This article is part of our Tradeswell Research series. We’re sharing findings from our data and research and turning them into actionable insights that ecommerce brands can use to make better business decisions that drive profit and enhance the customer experience.
The Tradeswell Research team investigated Amazon’s digital shelf to uncover how many of the top 12 product spots on a search results page go to sponsored products versus organically ranked products. Based on our findings, we outlined key recommendations that ecommerce brands can use to increase the chances of getting their products in one of the top 12 spots.
The Amazon digital shelf landscape is shifting
When searching for something specific on Amazon, how often do you go to the second page of the search results? Studies found that 80% of all clicks happen on the first page of Amazon’s search results, and at least 60% of clicks go to the first three products listed — emphasizing the need for brands or resellers to get their products as high in the search results as possible.
Throughout 2021, Amazon awarded roughly 65-70% of the top 12 spots in search results to organic product listings — products with high rankings likely due to their investment in Amazon Flywheel. The other 30-35% of the top 12 spots went to sponsored products — brands or resellers that paid for those products to rank high in the listing.
As recently as January of this year, we started to see a shift in the percentage of organic versus sponsored products that received the top 12 product spots (Note: For the remainder of the article, we’ll refer to the top 12 spots simply as ‘the top spots’).
Organic vs. sponsored: To who is Amazon awarding the top spots?
Beginning in January 2022, Amazon gradually increased the number of top spots given to sponsored products — roughly 35-40% of the top spots went to sponsored products in January and February, up from the previous average of 30-35%.
The Amazon digital shelf took a drastic shift by the end of February.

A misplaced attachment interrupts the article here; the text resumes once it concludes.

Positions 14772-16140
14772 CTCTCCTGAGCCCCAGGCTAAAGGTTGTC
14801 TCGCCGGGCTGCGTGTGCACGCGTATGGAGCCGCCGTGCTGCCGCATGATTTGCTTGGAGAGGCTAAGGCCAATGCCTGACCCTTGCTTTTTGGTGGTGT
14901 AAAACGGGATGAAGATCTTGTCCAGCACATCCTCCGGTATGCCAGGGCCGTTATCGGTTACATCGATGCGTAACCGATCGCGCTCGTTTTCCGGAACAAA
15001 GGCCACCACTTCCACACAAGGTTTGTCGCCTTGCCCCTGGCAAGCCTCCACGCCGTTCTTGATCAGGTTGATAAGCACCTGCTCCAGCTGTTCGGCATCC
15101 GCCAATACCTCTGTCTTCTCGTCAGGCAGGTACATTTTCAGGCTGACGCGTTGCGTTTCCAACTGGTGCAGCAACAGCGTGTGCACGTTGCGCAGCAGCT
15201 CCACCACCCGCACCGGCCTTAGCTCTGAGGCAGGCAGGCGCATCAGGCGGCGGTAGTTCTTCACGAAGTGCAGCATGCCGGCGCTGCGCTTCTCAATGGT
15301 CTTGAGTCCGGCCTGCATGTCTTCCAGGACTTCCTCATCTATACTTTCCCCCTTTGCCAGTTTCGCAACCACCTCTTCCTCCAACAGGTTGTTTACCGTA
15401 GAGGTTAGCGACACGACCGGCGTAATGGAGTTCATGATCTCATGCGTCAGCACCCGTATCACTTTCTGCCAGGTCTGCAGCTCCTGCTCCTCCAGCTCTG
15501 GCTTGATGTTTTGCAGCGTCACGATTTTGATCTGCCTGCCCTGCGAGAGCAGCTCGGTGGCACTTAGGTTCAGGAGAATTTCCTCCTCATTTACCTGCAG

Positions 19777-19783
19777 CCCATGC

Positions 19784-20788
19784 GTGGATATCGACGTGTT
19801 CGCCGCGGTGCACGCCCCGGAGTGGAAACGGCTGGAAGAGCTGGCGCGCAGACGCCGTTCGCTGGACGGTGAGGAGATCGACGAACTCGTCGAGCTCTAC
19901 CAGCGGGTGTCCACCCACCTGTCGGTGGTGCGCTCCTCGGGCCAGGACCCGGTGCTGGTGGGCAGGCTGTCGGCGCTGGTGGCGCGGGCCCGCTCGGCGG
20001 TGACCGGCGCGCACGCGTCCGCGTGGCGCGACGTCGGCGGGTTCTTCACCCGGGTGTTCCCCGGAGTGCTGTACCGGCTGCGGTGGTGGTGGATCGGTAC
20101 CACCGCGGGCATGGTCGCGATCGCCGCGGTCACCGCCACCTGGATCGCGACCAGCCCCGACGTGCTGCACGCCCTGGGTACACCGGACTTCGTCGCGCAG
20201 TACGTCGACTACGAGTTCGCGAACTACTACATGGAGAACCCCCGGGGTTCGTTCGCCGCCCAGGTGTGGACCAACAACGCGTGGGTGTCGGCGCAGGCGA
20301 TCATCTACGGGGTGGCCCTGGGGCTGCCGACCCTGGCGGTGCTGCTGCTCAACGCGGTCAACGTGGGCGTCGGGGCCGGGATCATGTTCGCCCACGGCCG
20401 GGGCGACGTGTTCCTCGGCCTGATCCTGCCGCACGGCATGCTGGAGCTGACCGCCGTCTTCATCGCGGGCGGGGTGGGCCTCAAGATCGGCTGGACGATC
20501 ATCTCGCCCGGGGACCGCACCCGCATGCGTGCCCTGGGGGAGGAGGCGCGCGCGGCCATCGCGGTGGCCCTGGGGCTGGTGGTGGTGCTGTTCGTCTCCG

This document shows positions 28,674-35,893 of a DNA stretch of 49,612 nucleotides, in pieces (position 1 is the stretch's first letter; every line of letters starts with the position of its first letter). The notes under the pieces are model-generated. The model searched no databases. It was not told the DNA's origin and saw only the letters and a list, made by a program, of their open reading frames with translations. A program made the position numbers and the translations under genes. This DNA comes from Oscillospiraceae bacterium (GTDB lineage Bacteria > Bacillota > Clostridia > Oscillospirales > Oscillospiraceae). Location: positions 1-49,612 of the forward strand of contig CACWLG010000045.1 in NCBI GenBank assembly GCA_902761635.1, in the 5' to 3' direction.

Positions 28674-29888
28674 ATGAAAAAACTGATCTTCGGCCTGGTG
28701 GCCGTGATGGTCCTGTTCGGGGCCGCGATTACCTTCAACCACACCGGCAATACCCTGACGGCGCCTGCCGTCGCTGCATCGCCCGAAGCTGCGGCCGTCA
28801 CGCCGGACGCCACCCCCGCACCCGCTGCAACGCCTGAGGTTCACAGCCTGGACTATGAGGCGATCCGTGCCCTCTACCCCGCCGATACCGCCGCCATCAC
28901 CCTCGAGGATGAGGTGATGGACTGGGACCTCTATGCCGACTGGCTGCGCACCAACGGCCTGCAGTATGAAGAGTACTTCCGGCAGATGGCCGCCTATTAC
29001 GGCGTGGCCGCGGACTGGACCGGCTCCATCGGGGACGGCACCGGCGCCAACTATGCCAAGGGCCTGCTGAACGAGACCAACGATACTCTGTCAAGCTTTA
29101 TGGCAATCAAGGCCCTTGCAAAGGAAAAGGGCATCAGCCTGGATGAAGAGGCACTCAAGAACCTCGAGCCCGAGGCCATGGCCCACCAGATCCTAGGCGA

In the last six weeks, sponsored products were given as high as 60% of the top spots — a 52% increase in the share of top spots compared to the previous six weeks. At the same time, the average cost per click (CPC) decreased. This makes sense as simple economics will tell us that as supply (number of sponsored spots) increases, price (CPC) drops.
How to pivot your Amazon strategy based on Tradeswell’s research
Because this is a very early finding, we’ll be monitoring this developing story over the next several weeks. However, we believe there’s enough data to warrant consideration in your Amazon strategy to avoid experiencing an immediate dip in revenue.
The data suggests that Amazon is pushing organically ranked products further down the results page to encourage you to ‘pay to play.’ That being the case, you can no longer solely rely on organic product rankings to keep your spot at the top of the search results page — you have to maintain advertising spend in order to keep the Amazon Flywheel moving.
- Review your Amazon product data and determine if you’ve seen a drop in organic search rankings and product sales.
- Focus your Amazon advertising strategy on maintaining a presence at the top of the search results page after new products gain traction, and increase your investment in sponsored product spots for items that dropped in organic search ranking.
- Don’t ditch your Amazon Flywheel strategy — roughly 40% of spots go to organically ranked products (for now).
We’ll continue to monitor the share of top search result spots on Amazon given to sponsored products versus organically ranked products.
If you need help capturing product performance across Amazon and your other sales channels, look no further than Tradeswell. Tradeswell tracks performance in real-time and generates insights to help you optimize advertising strategies, boost sales, and maximize profit margins. Try Tradeswell for free.